The Jaguar Mark V was upstaged by the sensational XK 120 at the 1948 London Motor Show. The Mark V was Jaguar's bread-and-butter offering during its two-plus years, outselling the XK by more than two-to-one.
This was the second Jaguar sedan to go into production after World War II, but the first with a new chassis, and also the first to employ a Roman numeral in its nomenclature. The 1946-1948 model, for example, was not distinguished as the Mark IV until it was already out of production, and the Mark V had made its debut.
Like the XK 120, the Mark V was powered by an inline six-cylinder engine. However, it was not the XK's new dual overhead cam six-cylinder unit. The 2.5- and 3.5-liter sixes offered in the Mark V were overhead valve engines with pre-war origins. Most of the Mark V's brief production run, which lasted just 28 months, was devoted to sedans, 9492 in all. There were also 1001 convertibles. Of the sedans, 1905 were equipped with left-hand drive.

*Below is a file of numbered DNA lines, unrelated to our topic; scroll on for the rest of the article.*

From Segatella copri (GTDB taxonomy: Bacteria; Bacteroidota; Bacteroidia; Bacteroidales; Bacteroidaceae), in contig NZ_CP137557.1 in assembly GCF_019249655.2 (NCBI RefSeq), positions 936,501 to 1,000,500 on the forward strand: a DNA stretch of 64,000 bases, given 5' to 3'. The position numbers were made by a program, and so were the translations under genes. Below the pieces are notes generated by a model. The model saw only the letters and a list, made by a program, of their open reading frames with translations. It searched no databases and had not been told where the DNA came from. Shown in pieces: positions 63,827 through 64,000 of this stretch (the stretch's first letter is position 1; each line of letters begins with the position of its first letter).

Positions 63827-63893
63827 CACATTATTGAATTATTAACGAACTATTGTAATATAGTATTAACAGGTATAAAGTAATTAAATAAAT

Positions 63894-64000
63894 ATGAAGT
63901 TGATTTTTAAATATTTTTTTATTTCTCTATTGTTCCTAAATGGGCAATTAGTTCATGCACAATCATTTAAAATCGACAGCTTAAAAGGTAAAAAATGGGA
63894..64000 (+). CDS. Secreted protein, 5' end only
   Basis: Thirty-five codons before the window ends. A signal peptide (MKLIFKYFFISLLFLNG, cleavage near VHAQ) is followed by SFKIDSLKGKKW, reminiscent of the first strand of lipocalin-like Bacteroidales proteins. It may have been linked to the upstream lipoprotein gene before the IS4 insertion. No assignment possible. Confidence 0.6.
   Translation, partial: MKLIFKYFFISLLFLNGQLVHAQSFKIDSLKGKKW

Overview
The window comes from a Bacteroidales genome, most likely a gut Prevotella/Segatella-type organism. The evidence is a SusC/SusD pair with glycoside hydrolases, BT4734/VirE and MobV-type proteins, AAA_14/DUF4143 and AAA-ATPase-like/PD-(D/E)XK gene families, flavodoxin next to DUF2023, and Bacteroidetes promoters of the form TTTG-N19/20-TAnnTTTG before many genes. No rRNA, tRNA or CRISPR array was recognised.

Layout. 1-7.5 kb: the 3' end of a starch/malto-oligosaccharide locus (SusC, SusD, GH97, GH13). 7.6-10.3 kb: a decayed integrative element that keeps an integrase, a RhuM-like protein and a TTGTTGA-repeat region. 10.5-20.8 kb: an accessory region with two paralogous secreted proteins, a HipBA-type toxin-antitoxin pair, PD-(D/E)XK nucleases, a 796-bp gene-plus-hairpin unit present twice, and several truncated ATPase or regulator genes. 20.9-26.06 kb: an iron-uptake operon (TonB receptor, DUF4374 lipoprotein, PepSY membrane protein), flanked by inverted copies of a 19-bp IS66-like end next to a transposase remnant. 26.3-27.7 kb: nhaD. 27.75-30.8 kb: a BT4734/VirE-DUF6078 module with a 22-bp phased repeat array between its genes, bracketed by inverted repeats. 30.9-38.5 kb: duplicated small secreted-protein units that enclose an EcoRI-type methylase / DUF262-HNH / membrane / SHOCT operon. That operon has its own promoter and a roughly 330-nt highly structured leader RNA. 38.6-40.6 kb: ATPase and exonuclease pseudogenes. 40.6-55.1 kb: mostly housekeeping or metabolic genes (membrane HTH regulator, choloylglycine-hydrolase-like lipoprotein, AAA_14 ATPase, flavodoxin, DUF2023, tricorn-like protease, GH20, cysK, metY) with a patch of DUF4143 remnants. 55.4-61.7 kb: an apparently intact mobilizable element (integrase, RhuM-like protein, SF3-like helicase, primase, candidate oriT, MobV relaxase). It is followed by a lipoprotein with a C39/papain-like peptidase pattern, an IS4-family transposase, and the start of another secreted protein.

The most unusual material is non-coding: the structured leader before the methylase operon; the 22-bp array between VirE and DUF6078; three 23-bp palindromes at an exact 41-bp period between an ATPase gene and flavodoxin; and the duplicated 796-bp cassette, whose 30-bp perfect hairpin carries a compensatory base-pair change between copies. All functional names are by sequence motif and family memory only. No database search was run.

This Mark V was sold in Los Angeles by Homburg Jaguar, the first West Coast dealership anointed by company founder Sir William Lyons. It remained with its original owner for four decades, then spent over two decades in Texas.
The current owner acquired the car in 2006, and devoted almost four years to its restoration. Already a staring Jaguar Club North America events, this Mark V will make its screen debut in A New York Heartbeat, a gangster movie starring Eric Roberts.